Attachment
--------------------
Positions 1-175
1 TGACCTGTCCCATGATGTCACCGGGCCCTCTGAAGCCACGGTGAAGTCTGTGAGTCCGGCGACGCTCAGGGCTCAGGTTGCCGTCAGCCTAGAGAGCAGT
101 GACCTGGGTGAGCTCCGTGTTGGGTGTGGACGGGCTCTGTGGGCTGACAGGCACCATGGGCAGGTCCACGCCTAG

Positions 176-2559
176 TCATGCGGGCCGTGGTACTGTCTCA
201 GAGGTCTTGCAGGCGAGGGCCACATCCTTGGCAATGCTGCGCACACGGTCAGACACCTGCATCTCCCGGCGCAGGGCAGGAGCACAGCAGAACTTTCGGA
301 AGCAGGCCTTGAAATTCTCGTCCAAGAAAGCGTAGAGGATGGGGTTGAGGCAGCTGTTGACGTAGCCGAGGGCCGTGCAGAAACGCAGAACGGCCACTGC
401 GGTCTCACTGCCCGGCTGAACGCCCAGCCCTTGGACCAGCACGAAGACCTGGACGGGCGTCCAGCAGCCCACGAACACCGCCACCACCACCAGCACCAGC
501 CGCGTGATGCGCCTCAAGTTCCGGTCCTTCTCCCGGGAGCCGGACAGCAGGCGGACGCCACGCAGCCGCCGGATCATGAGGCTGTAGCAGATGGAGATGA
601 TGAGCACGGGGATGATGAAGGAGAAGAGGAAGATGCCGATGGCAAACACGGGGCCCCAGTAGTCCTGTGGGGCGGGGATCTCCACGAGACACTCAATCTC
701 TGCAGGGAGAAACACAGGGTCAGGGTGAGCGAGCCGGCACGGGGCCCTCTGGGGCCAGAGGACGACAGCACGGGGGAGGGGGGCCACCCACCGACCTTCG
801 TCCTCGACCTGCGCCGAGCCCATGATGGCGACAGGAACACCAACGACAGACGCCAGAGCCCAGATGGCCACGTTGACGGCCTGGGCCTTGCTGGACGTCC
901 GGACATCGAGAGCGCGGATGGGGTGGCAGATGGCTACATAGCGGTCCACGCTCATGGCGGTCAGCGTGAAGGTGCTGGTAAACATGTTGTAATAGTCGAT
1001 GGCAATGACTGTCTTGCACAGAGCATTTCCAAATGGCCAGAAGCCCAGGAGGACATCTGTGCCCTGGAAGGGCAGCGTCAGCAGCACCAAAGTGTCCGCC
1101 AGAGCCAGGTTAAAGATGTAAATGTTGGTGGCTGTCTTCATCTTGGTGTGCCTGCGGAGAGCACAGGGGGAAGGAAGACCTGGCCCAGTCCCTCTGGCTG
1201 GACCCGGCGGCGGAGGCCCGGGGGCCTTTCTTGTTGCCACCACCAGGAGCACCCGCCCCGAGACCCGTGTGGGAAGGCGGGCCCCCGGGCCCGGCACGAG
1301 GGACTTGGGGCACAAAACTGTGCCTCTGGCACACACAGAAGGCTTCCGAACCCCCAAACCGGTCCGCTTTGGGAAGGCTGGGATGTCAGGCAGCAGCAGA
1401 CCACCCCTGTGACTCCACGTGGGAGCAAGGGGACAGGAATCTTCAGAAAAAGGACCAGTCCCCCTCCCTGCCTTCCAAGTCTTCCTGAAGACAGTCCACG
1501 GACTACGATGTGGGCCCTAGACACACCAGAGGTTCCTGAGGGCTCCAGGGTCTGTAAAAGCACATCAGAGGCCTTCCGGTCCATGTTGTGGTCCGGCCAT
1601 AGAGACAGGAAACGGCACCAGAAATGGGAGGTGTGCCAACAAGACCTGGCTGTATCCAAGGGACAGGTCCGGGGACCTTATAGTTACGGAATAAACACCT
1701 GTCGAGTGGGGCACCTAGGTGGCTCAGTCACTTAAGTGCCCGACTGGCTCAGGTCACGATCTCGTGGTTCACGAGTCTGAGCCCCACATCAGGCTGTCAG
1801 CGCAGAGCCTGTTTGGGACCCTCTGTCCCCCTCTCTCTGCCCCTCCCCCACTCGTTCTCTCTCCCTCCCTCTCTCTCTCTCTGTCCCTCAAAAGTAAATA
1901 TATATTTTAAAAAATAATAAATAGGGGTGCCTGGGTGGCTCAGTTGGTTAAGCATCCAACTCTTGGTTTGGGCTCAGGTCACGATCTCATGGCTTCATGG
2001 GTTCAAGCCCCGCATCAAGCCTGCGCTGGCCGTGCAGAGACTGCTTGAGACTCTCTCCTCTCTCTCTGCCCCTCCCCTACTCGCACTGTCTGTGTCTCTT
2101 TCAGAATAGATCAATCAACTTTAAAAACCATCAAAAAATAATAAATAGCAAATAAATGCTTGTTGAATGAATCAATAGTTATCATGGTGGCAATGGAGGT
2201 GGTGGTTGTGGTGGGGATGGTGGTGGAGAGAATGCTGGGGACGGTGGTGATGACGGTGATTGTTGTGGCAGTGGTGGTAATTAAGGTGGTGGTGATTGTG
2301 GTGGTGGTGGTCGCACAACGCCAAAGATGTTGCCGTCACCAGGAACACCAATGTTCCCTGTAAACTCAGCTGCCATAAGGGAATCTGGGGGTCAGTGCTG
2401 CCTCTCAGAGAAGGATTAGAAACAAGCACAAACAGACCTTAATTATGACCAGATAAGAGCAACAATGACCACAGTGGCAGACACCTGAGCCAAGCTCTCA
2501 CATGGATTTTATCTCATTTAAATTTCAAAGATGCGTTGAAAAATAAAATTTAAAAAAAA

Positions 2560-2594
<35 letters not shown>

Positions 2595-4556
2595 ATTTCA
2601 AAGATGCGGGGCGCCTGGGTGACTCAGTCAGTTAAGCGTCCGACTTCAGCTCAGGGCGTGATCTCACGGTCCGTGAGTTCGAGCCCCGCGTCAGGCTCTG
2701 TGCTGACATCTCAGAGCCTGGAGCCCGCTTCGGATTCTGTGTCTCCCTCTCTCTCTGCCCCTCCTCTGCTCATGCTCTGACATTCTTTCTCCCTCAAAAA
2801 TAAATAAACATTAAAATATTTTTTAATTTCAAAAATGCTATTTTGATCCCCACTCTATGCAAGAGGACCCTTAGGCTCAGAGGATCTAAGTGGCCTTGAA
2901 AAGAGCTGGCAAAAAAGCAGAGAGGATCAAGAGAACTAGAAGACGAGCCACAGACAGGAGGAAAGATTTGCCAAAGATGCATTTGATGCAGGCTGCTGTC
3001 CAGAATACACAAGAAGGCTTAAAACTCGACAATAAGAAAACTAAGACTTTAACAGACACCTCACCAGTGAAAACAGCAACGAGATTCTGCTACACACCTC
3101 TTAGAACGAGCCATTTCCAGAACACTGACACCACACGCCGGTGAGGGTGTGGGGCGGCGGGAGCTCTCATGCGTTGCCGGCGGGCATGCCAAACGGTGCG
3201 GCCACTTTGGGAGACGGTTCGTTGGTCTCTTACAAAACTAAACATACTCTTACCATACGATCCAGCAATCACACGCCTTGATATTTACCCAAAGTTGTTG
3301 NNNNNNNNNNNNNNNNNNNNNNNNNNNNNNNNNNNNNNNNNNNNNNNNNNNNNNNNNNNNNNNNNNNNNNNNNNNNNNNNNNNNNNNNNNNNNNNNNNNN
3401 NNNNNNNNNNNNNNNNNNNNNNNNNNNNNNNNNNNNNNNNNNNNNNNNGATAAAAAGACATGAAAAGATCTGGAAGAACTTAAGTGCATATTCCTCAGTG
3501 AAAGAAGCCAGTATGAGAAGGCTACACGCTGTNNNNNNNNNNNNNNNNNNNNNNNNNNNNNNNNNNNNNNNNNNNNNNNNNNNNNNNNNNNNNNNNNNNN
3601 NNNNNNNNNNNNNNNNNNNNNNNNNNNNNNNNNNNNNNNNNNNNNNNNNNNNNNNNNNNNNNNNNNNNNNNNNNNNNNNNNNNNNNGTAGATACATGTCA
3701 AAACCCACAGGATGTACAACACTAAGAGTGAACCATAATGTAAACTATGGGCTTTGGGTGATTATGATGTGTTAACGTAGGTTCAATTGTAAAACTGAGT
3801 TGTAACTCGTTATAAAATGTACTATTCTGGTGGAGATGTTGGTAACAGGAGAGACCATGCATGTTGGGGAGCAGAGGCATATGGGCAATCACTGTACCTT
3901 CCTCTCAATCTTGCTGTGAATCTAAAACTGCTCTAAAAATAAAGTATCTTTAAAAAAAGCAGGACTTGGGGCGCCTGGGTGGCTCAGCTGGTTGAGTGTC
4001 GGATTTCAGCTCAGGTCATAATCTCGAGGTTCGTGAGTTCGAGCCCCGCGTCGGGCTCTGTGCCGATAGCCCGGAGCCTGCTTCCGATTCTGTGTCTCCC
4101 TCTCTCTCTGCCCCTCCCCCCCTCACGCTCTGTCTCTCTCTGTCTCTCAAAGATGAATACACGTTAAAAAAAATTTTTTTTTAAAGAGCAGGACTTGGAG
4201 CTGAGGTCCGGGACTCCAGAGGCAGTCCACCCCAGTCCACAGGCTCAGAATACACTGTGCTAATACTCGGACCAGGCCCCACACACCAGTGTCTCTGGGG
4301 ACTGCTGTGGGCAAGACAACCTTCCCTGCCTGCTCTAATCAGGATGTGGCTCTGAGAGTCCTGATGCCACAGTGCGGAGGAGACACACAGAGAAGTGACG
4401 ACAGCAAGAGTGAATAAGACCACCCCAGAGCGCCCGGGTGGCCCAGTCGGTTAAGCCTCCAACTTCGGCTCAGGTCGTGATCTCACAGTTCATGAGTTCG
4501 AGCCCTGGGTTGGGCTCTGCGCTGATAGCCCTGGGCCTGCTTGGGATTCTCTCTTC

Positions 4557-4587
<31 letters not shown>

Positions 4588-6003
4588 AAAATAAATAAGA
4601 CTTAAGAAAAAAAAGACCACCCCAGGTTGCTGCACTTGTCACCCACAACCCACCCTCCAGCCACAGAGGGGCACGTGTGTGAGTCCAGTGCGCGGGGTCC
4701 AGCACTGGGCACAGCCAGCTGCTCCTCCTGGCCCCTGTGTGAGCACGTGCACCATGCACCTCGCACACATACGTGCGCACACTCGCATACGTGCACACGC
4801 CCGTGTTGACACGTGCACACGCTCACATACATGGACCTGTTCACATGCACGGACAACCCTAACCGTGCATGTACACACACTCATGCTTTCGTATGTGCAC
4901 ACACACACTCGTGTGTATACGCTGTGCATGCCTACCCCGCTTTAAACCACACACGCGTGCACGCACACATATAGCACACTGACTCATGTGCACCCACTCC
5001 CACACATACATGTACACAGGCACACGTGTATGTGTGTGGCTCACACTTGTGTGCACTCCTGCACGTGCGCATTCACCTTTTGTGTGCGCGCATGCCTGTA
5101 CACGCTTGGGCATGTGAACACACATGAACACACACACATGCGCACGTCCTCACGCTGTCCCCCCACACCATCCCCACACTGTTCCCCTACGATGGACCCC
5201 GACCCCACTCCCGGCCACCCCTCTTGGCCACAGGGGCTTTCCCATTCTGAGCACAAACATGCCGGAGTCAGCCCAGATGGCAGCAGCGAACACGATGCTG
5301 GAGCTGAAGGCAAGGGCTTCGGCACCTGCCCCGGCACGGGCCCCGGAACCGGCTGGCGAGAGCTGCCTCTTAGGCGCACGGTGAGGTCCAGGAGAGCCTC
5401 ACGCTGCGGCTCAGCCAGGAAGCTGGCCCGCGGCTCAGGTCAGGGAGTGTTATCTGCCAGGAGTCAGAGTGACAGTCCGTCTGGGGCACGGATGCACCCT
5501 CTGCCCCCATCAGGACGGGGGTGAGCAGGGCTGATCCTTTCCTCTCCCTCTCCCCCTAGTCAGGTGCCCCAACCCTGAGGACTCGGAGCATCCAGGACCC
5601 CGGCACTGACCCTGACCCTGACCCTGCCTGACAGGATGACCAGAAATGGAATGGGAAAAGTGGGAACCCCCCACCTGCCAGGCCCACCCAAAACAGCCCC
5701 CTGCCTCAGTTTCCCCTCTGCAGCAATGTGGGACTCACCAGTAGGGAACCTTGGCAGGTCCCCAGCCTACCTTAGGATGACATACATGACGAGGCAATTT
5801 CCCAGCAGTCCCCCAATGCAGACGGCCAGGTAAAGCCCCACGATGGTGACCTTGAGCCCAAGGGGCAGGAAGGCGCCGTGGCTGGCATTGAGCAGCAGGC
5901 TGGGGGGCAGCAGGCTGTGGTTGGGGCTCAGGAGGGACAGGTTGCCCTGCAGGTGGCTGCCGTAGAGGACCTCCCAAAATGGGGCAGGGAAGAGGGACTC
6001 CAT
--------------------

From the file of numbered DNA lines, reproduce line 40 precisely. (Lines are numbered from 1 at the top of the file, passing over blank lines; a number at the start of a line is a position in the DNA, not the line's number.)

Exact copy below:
3201 GCCACTTTGGGAGACGGTTCGTTGGTCTCTTACAAAACTAAACATACTCTTACCATACGATCCAGCAATCACACGCCTTGATATTTACCCAAAGTTGTTG